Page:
Senate Passes Plan to Give Postal Service Fiscal Relief
Published: April 25, 2012 - New York Times
WASHINGTON — The Senate on Wednesday overcame
opposition from several Republicans and passed legislation that would overhaul
the financially ailing Postal Service, voting weeks before the agency plans to
begin closing thousands of post offices and consolidating hundreds of processing
centers to cut costs.
The measure was passed 62 to 37, despite a warning
from Senator Bob Corker, Republican of Tennessee, that it would add to the national
Senators who sponsored the bill said it would provide
needed relief for the Postal Service, which said it would run out of cash if
Congress did not act.
gThis is a bipartisan bill that will bring necessary
change to the Postal Service in order to save it,h said Senator Joseph I.
Lieberman, independent of Connecticut, who sponsored the bill with Senators Susan
Collins of Maine and Scott
P. Brown of Massachusetts, both Republicans, and Thomas
R. Carper, Democrat of Delaware.
Postal worker unions gave the bill a mixed reaction.
The National Association of
Letter Carriers called it flawed because, among other things, it would cut
services and jobs. The American
Postal Workers Union agreed but said the bill would provide short-term
relief to the Postal Service.
gThere are some things that we donft like in the bill,
but itfs far better that something has passed rather than nothing,h said Cliff
Guffey, president of the American Postal Workers Union.
The Postal Service, which objected to parts of the
bill because it would limit the agencyfs ability to close facilities and cut
services, expressed disappointment in the vote. gIf this bill were to become
law, we would be back before the Congress within a few years requesting
additional legislative reform,h the postmaster general, Patrick R. Donahoe, said
in a written statement.
The bill would provide retirement incentives for
nearly 100,000 of the post officefs 547,000 workers. It also would allow the
agency to study the elimination of Saturday deliveries if it could not cut costs
in the next two years, and it would free up the agency to offer a broader range
of revenue sources like delivering beer and wine for retailers. The agency would
also recoup more than $11 billion that it had overpaid into one of its pension
Perhaps most significant, the bill would restructure
the payments the agency makes into a health benefits fund for future retirees.
Under a 2006 law, the agency has to pay $5.5 billion annually into the fund,
which the Postal Service said had added $20 billion in debt to its balance sheet
The bill would lower the amount of the prepayments and
allow the agency to stretch them out over 40 years. The Postal Service is the
only federal agency that prepays its future retiree health obligations.
Before the Senate began voting on the bill on
Tuesday, Mr. Corker and three other Republicans — Senators Jeff Sessions of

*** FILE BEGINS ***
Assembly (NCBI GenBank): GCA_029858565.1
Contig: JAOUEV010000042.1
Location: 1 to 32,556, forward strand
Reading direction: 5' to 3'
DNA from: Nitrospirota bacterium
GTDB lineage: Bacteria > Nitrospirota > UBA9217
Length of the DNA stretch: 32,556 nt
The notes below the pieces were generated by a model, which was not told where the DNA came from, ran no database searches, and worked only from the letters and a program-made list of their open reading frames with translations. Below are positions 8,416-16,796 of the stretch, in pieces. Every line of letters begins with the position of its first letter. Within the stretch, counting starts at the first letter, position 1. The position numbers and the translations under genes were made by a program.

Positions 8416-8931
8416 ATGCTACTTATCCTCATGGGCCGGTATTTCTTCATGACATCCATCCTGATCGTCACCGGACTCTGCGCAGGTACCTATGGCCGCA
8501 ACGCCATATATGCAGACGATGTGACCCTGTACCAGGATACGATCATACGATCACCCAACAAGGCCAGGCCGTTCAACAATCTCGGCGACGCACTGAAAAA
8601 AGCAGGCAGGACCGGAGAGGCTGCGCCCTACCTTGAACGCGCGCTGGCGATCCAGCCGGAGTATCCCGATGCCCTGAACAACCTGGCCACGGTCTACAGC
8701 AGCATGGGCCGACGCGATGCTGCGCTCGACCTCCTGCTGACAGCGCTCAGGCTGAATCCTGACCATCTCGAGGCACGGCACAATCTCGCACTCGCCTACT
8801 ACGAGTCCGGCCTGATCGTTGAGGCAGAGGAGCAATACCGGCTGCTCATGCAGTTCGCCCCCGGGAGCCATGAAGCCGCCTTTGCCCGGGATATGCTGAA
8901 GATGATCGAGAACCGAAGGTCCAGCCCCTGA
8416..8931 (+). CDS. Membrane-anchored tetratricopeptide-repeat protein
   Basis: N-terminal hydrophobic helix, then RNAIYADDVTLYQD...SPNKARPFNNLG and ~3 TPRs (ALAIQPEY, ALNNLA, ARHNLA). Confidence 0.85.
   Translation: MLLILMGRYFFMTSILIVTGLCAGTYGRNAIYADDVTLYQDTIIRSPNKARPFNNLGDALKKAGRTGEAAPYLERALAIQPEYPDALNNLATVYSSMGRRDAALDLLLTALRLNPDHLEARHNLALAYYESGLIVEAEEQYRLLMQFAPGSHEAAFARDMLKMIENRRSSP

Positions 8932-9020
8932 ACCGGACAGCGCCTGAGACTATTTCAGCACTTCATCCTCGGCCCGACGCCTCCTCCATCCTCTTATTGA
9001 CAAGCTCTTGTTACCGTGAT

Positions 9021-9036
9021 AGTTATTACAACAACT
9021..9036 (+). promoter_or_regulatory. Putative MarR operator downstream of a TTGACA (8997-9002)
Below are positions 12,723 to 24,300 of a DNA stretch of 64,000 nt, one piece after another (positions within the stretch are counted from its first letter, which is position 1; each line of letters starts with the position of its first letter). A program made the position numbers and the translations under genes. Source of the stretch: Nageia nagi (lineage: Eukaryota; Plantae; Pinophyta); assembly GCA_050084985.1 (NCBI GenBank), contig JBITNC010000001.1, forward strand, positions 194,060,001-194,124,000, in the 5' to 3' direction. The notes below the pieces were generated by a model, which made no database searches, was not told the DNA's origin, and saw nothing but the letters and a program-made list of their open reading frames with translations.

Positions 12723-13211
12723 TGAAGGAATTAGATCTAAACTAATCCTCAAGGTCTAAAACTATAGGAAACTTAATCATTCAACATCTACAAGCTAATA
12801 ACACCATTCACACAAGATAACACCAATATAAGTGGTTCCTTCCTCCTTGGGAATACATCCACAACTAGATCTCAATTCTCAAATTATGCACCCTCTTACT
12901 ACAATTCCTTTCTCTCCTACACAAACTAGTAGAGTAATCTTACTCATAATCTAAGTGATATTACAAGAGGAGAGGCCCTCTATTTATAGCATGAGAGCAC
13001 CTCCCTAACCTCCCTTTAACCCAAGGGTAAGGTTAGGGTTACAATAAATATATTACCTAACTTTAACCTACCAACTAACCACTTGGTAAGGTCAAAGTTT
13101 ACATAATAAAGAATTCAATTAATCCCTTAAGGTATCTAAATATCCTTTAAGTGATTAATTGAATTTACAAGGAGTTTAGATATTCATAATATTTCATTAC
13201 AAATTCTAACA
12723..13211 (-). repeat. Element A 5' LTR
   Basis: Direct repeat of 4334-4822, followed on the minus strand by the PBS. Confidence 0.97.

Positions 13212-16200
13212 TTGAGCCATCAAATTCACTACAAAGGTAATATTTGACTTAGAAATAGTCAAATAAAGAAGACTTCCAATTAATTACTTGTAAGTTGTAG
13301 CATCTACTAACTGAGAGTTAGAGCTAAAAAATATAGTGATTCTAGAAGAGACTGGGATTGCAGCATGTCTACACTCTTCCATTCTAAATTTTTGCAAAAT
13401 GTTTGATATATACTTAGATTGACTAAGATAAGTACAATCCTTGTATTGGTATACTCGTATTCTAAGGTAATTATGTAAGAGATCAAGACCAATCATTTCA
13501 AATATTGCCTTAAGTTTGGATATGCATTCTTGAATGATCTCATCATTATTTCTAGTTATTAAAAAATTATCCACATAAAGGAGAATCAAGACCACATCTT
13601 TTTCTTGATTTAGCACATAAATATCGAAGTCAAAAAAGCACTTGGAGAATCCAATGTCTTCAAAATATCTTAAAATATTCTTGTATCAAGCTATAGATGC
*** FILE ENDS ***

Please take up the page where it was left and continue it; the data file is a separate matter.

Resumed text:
Alabama, Tom Coburn of Oklahoma and Dan Coats of Indiana — raised a point of
order. They argued that it would add $34 billion to the national
debt, including the overpayment to the pension fund.
But one of the Republican co-sponsors, Ms. Collins,
argued that the bill would not add to the debt because any spending would come
from revenue generated by the Postal Service, not from federal coffers.
The bill also would create a chief innovation officer
for the Postal Service to help it come up with new products and an advisory
commission to help it revamp its business model.
Lawmakers added provisions that would give citizens a
greater say in the closing of post offices and cap bonuses and pay for Postal
Mr. Coburn also added a provision that would limit
federal agency spending on conferences, in response to a spending
scandal by officials at the General Services Administration.
The Postal Servicefs financial woes have increased as
mail volume, particularly first-class mail, has dropped sharply because of
electronic messaging, to 168 billion pieces last year from a peak of 213 billion
in 2006. The Postal Service said volume could fall to 118 billion by 2020.
As a result, the service is losing $36 million a day,
after having generated an annual profit as recently as 2006.
A group representing large delivery companies like
FedEx and UPS, which rely on the Postal Service for some of their deliveries,
applauded the Senate vote.
gThis bill is a vital first step in pulling the Postal
Service back from the edge of a fiscal abyss,h said Art Sackler, co-coordinator
of a group called the Coalition for a 21st Century Postal Service. gThat is good
news for the Postal Service and the eight million private sector workers whose
jobs rely on it.h
Fredric V. Rolando, president of the National
Association of Letter Carriers, said the unions would turn their attention to
the House, where postal legislation is pending.
gWe are very disappointed that the Senate approved
such a flawed bill, but we are determined to continue the fight for legislation
that will provide a path to long-term viability for the Postal Service,h Mr.
Rolando said in a statement.
The House bill differs substantially from the Senate
version. It would create a commission much like the one that studied and
recommended military base closings to oversee the shutting down of post offices
and processing centers. It would also allow the Postal Service to end Saturday
mail delivery without a two-year delay.
Ali M. Ahmad, a spokesman for the House Oversight and
Government Reform Committee, which has jurisdiction over the Postal Service,
said the committee had not set a time to began working on the bill.